Championing Cultural Competence

This month, athletes from around the world have converged upon Sochi, Russia, for the 22nd Winter Olympic Games.  For more than 100 years, the Olympics have embodied the spirit of diversity. Since the first modern Olympic Games were held in Athens, Greece in 1896, convening 14 nations and 241 athletes, it has grown to showcase the talents and variety of the entire world.1 The previous Winter Olympics in 2010 brought together 2,566 athletes from 82 nations, and the most recent Summer Olympics hosted 10,500 competitors representing 204 nations.2,3 Millions more from across the globe gather together to celebrate the Games as spectators.

Similarly, the United States food supply has undergone expansion and diversification over the past century. Today, on average, consumers can choose from more than 42,000 items in the grocery store. And, more than 20,000 new products are introduced into the food supply every year.4   This diversification is, in part, a reflection of the changing demographics of the U.S. population. By 2050, people from different cultural backgrounds will make up more than half of the U.S. population,5 thus creating a demand for a variety of foods that cater to the traditions and preferences of those backgrounds. As the population grows increasingly diverse, food and health professionals will be faced with the challenge of understanding the diet and health needs of many cultural, ethnic, and racial groups. Therefore, cultural competence is needed to address this challenge.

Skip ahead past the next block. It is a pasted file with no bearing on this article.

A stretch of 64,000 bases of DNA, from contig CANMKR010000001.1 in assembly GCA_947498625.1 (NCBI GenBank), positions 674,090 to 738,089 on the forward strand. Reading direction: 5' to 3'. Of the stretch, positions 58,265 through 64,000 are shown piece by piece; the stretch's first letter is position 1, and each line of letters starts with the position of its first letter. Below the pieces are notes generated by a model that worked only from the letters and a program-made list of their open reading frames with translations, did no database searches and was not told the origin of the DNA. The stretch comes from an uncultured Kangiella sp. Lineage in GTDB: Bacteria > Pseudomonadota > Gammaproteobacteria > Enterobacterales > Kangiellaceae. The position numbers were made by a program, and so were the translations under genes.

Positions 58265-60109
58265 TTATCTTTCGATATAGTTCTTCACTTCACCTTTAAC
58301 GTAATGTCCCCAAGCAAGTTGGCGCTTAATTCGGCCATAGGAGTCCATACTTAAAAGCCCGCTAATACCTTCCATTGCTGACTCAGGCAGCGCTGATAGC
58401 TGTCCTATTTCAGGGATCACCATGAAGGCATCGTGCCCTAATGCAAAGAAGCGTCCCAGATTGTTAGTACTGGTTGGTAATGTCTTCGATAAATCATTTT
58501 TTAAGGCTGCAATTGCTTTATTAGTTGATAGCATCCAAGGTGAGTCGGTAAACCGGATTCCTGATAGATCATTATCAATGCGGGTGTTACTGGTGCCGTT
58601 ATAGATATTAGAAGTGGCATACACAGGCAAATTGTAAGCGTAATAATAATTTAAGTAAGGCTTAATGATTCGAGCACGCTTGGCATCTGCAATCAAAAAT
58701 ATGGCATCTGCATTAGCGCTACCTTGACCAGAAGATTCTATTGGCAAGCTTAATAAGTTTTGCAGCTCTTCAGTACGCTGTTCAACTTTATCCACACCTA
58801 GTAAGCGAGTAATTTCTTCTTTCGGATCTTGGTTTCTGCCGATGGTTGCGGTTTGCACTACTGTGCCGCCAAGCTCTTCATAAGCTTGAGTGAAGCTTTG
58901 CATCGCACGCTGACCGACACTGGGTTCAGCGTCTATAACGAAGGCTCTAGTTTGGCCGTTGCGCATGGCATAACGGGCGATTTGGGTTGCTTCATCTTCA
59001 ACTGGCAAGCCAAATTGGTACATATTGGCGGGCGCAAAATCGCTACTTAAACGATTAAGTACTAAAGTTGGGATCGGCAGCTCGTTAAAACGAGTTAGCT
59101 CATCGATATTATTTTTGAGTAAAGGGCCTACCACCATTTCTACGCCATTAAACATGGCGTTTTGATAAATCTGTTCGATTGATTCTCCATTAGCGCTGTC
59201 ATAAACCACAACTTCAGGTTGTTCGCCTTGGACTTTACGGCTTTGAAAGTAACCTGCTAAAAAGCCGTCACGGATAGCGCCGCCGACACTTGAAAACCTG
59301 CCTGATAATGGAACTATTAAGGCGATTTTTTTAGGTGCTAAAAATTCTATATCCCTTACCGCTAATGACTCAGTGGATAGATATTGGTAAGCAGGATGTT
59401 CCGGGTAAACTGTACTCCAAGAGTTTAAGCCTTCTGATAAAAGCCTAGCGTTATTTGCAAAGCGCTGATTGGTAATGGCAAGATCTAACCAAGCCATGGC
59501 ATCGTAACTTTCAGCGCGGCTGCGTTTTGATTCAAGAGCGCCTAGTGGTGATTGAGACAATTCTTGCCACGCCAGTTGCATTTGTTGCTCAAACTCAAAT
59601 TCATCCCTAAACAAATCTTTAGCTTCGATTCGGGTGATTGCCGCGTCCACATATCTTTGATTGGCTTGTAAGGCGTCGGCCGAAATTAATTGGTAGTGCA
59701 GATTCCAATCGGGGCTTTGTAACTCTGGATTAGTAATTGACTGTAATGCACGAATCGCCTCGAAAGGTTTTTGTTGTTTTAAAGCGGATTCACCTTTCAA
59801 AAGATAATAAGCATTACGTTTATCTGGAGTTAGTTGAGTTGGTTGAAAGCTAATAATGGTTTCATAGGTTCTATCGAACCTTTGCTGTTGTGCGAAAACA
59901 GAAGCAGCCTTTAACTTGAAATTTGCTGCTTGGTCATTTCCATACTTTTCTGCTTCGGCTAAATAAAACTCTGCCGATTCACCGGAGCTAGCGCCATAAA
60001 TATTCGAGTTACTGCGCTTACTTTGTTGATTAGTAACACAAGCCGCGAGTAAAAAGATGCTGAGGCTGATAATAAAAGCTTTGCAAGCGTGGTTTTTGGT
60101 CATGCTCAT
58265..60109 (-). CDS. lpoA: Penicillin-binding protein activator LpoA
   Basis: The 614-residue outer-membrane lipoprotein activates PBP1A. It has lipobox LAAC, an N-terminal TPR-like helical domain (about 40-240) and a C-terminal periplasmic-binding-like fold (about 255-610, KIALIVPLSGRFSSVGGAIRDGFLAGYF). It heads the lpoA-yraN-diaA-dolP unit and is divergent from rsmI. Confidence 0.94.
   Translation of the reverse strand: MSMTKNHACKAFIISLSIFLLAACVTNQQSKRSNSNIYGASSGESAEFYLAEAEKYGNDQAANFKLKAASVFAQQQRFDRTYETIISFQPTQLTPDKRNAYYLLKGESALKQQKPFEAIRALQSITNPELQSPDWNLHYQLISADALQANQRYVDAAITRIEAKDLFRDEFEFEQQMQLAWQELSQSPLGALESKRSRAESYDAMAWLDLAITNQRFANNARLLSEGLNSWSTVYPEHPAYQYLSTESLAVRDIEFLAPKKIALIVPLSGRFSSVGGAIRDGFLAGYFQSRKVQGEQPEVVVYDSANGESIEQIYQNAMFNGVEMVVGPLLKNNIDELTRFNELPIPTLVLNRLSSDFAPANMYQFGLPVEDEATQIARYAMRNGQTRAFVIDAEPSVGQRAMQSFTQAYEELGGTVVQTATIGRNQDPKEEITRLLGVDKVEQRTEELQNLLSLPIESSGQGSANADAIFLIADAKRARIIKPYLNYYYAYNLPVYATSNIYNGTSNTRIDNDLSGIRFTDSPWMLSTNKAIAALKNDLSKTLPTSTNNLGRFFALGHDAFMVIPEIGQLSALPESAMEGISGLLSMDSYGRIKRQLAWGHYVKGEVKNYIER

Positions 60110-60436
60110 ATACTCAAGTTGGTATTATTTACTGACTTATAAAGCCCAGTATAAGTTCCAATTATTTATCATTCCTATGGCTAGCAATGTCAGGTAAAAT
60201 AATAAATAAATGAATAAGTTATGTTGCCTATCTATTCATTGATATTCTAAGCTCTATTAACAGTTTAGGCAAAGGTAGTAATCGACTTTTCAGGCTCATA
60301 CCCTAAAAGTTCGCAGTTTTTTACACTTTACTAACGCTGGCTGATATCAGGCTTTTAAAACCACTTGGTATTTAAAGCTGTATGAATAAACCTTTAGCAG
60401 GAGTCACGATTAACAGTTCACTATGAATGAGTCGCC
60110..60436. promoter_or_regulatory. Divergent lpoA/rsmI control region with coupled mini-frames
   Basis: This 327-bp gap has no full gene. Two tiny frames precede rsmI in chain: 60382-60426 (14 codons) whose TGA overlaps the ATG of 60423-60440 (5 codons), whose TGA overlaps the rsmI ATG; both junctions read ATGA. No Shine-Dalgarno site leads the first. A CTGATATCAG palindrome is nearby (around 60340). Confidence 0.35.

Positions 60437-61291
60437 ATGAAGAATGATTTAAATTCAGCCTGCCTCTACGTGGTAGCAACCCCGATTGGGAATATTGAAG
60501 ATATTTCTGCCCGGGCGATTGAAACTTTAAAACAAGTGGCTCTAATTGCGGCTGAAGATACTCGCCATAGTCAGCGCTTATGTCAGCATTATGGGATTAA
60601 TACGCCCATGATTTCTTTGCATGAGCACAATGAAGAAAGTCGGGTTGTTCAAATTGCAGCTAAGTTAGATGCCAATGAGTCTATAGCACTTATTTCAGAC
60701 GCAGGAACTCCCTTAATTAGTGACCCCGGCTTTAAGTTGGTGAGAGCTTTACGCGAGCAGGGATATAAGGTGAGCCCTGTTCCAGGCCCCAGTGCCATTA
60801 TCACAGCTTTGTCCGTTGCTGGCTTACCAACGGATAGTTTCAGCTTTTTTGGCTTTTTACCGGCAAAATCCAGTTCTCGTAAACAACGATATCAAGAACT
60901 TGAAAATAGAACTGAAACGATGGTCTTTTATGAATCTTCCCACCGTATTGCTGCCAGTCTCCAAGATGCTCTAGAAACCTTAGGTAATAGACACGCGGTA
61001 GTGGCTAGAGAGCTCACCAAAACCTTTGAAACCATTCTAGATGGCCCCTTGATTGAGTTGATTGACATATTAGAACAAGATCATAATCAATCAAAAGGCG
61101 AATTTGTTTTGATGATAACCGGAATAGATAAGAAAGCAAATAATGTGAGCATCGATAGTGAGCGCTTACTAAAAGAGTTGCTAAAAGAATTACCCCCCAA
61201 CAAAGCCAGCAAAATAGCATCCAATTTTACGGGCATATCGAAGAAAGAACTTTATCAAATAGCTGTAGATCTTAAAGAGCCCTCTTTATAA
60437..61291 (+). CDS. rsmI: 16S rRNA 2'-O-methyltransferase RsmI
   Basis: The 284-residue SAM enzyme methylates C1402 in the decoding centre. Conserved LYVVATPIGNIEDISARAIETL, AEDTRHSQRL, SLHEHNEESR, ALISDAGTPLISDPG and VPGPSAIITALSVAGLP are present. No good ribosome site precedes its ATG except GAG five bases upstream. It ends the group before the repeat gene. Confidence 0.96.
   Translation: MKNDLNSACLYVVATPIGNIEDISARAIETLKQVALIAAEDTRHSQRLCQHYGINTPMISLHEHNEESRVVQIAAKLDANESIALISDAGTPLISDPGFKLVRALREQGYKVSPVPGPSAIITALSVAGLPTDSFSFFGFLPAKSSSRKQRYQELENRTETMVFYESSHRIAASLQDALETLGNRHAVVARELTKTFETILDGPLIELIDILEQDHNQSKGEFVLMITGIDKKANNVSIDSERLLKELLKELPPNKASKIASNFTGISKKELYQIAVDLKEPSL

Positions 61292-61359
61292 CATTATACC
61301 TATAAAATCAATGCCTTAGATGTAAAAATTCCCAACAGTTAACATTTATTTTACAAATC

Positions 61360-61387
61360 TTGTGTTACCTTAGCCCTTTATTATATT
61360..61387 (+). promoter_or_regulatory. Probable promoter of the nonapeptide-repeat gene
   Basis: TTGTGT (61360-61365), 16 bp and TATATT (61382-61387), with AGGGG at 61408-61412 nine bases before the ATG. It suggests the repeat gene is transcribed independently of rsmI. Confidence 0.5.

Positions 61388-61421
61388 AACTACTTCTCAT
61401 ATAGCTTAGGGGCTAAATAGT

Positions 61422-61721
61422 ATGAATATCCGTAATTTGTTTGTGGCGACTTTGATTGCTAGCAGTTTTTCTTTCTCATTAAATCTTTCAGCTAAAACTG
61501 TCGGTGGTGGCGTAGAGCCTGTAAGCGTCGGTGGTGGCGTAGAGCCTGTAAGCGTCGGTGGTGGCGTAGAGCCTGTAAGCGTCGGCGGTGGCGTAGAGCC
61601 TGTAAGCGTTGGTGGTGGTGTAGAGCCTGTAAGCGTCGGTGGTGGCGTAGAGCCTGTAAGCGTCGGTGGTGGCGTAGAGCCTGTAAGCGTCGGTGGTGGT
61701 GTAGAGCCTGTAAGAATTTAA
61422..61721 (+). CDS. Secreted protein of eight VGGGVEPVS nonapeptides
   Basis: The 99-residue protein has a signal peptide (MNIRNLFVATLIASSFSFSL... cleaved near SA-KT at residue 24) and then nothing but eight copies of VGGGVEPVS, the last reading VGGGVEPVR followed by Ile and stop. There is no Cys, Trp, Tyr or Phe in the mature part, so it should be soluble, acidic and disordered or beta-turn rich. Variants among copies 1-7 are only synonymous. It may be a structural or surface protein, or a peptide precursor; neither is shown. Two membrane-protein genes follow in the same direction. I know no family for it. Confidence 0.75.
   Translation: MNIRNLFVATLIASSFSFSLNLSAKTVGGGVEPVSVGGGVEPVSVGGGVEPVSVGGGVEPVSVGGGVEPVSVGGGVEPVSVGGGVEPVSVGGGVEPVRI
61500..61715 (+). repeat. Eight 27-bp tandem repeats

Defining Culture and Cultural Competence

The father of the modern Olympic Games, Pierre de Coubertin, envisioned athletic competition as a means to promote understanding across cultures and foster peace.6 In essence, de Coubertin foresaw an opportunity to improve cultural competence. To develop cultural competence, an understanding of the term "culture" is necessary. According to Goody, et al, "Culture can be defined as the accumulation of a group’s learned and shared behaviors in everyday life. It is the lens we use to view and understand people’s beliefs, customs, and knowledge."7

Culture plays a central role in what, when, and how people eat, and with whom.  Dr. Donna Gabaccia, history professor at the University of Minnesota and author of the book, We Are What We Eat, explains that “food and language are the cultural habits humans learn first and the ones they change with the greatest reluctance.”8 Much like certain sports are part of the fabric in specific cultures (e.g. long-distance running in Kenya and cross-country skiing in Norway), certain foods are also deeply embedded in specific cultures and have greater significance beyond fulfilling basic physiological needs. Foods are “powerful symbols of cultural identity,” often fundamental to religious and social events.7 As such, understanding underlying cultural attitudes, beliefs, practices, and values is a critical step for food and health professionals to comprehend the food choices and eating behaviors of different groups.